10. Teresa Carson
    Posted April 19, 2017 at 10:57 am | Permalink

    Thank you, thank you thank you!

  11. Gamall
    Posted April 19, 2017 at 11:32 am | Permalink

    A good idea; installed it, we’ll see how well it works in practice.

  12. juan
    Posted April 19, 2017 at 11:39 am | Permalink

    This is great. Thank you!

  13. Gareth
    Posted April 19, 2017 at 11:46 am | Permalink

    It works! Excellent.

    Making my way through the Internal Journal of Housing Policy rightn now /embarrassed

    I’ve noticed that the older the article/journal edition, the more likely there are to be free versions available. So if you can’t find free versions of an article that were published in this quarter’s edition, just wait it out.

    Super thanks for this, though I suspect my dropbox is going to fill up with unread PDFs again 🙂

  14. Posted April 19, 2017 at 12:11 pm | Permalink

    I can’t tell you how many times I’ve been frustrated by this (or lack of this if you will) Thanks!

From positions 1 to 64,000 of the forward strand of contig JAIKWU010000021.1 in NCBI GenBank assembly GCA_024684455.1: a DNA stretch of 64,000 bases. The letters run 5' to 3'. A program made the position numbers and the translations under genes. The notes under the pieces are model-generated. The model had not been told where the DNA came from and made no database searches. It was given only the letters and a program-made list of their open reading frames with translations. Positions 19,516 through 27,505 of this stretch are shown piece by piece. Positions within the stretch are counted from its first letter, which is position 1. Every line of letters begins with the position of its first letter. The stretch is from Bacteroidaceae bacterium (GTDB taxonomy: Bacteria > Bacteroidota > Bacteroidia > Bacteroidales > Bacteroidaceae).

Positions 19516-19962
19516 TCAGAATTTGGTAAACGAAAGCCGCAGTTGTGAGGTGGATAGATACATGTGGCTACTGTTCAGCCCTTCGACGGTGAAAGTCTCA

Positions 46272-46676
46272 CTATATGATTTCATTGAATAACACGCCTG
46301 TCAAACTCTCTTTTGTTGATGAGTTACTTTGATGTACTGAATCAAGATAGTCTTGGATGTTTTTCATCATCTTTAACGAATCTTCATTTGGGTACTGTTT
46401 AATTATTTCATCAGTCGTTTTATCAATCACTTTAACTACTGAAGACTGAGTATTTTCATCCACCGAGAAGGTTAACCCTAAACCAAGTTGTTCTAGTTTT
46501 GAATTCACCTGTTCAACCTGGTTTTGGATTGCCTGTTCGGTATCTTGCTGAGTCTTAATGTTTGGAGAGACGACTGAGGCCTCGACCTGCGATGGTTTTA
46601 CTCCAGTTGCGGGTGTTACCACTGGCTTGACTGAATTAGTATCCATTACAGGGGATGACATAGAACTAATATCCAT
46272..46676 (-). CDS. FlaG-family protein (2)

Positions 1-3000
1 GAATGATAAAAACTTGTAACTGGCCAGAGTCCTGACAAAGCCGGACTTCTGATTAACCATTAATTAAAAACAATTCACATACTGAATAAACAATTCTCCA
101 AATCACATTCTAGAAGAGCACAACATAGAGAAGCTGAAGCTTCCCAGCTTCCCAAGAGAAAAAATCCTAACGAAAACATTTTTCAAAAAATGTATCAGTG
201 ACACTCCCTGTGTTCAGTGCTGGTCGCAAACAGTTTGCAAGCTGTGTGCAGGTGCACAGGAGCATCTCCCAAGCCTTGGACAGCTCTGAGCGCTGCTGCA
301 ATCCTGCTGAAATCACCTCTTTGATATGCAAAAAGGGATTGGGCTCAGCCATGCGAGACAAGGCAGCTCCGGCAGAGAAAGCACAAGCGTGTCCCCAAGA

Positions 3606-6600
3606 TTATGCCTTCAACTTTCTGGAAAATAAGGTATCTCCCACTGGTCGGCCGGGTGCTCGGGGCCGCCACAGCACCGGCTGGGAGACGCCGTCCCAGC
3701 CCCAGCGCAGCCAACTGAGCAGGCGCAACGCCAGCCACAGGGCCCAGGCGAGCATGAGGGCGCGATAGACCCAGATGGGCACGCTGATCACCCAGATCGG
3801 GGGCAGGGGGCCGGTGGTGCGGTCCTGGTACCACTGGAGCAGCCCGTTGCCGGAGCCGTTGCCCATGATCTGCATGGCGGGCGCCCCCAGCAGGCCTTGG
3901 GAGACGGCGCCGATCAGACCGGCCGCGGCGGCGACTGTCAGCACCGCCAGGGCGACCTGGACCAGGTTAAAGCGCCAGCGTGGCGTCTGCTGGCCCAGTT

15. grasshopper
    Posted April 19, 2017 at 3:55 pm | Permalink

    https://addons.mozilla.org/en-US/firefox/addon/unpaywall/

    The add-on downloaded from this site could not be installed because it appears to be corrupt.

    Elsevier, was it you?

    • gravelinspector-Aidan
      Posted April 19, 2017 at 6:14 pm | Permalink

      It just downloaded and installed fine for me. Will see how it pans out in practice.
      (Incidentally, the add-on has appeared on the “trending” part of Mozilla’s add-ons page.)

      • grasshopper
        Posted April 19, 2017 at 6:45 pm | Permalink

        Weird. I still cannot install it. I have tried both versions available. Also, I just downloaded and installed a different extension, so Firefox is not telling me everything is corrupted. The version I am trying to install is unpaywall-1.5-an+fx.xpi.

        I have emailed the creators of the extension, and I await their response.

        • Posted May 1, 2017 at 5:05 am | Permalink

          It doesn’t work with the newest Firefox version. It seems it hasn’t been updated – I have the same issue with my browser.

  16. Posted April 20, 2017 at 9:53 am | Permalink

    Very cool, thanks very much sharing this!

  17. Ullrich Fischer
    Posted May 13, 2017 at 6:46 pm | Permalink

    Thank you. Great idea!